30 comments on this post


So life enhancing!


Lovely slices of serenity – and sanity. Thank you.


Always dreamy to see your photos and well done Charlie….hoping the NZ summer will be as abundant as yours has been….

Michael Ridleysays:

Having seen both this photo essay and the piece about Charlie’s success on Gardener’s World (congrats on all counts) I could not resist posting this – as I would hate him to miss out on this vital part of British culture which may have passed him by so far…….

Carol Crump Brynersays:

An absolutely wonderful and joyful read. Thank you!!

sharron Boxenbaumsays:

You live such a beautiful life! Thanks for sharing glimpses of it with the rest of us!


I was so incredibly lucky to have spent the last few weeks touring Dorset and I can honestly say I am in love! The weather was perfect, the people were friendly and up-beat, everywhere looked so beautiful (and clean); a perfect joy.
Not being a very good photographer, I am so very grateful to you for your fabulous blog that helps to keep the memories alive.

Darlene Chandlersays:

Dear Charlie and Ben, This blog was just amazing and so uplifting to follow your journey. I just loved all of the photos of Venice and of your various shows you attended in and around Dorset. And so pleased that Charlie did so well at these shows. The Dahlias in your garden and at the show are just amazing. You have made my day. I look forward to more pictures of your garden and you friend’s gardens. All lovely. And Caddy’s vegetables that won, especially those carrots. All the best and I so look forward to more uplifting photos.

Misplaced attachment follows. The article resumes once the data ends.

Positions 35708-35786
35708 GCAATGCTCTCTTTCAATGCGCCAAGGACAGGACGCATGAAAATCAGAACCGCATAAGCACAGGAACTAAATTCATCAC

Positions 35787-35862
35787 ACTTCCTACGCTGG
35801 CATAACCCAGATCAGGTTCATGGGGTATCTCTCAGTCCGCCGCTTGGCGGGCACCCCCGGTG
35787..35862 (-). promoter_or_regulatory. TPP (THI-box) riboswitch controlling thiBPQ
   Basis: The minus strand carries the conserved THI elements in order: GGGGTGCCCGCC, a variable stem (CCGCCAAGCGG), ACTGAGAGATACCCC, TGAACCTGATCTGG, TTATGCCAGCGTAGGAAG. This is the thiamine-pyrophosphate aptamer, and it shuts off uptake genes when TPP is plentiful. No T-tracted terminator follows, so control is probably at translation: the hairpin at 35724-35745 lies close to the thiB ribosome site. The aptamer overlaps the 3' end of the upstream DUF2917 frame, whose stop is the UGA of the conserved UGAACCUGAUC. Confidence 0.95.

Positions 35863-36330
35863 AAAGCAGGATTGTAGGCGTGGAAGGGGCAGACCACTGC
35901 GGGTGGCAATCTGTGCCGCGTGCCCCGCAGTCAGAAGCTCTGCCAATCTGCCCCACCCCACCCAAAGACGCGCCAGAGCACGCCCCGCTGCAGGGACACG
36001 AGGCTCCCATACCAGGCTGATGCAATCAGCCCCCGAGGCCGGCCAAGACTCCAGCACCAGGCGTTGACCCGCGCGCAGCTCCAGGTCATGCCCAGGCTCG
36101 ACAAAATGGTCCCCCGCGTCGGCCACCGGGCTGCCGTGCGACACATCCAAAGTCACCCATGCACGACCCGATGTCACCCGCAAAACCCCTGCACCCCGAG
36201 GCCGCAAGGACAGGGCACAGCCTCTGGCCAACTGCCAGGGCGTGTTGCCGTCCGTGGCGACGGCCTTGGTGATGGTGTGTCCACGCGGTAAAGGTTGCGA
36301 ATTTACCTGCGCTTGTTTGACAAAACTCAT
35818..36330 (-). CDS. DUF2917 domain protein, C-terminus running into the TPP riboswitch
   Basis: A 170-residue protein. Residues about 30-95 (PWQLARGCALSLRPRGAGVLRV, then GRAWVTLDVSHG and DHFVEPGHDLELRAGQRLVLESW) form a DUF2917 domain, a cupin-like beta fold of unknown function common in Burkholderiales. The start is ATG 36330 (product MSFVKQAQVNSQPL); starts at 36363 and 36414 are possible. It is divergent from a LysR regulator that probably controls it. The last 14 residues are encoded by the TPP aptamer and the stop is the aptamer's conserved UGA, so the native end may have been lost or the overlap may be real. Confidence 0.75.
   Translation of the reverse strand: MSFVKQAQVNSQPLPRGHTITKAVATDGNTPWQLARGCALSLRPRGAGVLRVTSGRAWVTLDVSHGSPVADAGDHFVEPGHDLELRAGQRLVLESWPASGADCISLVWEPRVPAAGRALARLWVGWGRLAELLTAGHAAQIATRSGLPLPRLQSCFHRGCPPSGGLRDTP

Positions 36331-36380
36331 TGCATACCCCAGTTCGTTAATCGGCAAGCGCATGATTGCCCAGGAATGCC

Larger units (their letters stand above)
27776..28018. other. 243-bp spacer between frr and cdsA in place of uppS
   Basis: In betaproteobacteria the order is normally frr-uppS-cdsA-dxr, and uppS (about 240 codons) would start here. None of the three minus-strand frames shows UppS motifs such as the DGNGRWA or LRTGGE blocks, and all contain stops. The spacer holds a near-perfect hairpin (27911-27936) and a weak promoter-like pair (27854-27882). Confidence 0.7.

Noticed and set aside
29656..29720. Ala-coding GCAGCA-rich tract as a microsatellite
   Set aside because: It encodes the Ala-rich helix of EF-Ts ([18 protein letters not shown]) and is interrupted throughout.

Ben, Hello from Seattle. Thank you for sharing your beautiful, magical photos. They made my heart ache in the best way.

Lesley Suttonsays:

Mr. Fennel Head made me very, very happy!

Sally Leonardsays:

Ben, Once again, you have been incredibly generous sharing all these amazing moments with us.
Thank you!!

David Sanderssays:

Now that’s what I call a bumper edition. A subtle dig at David Cameron’s Shepard’s hut, Ben? Quite right too; they should be a gentrification free zone. I’d heard that the Venetian authorities have reduced the number of cruise ships entering the canals, in response to a recent accident – about time too; they are so out of scale and ruin the Canalettoesque views.

Flash, bang wallop…. what pictures, what photographs! Thank you!


Always love your posts. None better than this one, though. Your final line brings tears to my eyes and prayers to my heart.Love, Ann

Clay McCleerysays:

Charlie is precious!

Joan Rosascosays:

Dear Ben,
All this is so very beautiful! We are now eagerly looking forward to your talk in New York!


Hello from Dorchester, Massachusetts. Love the fairs!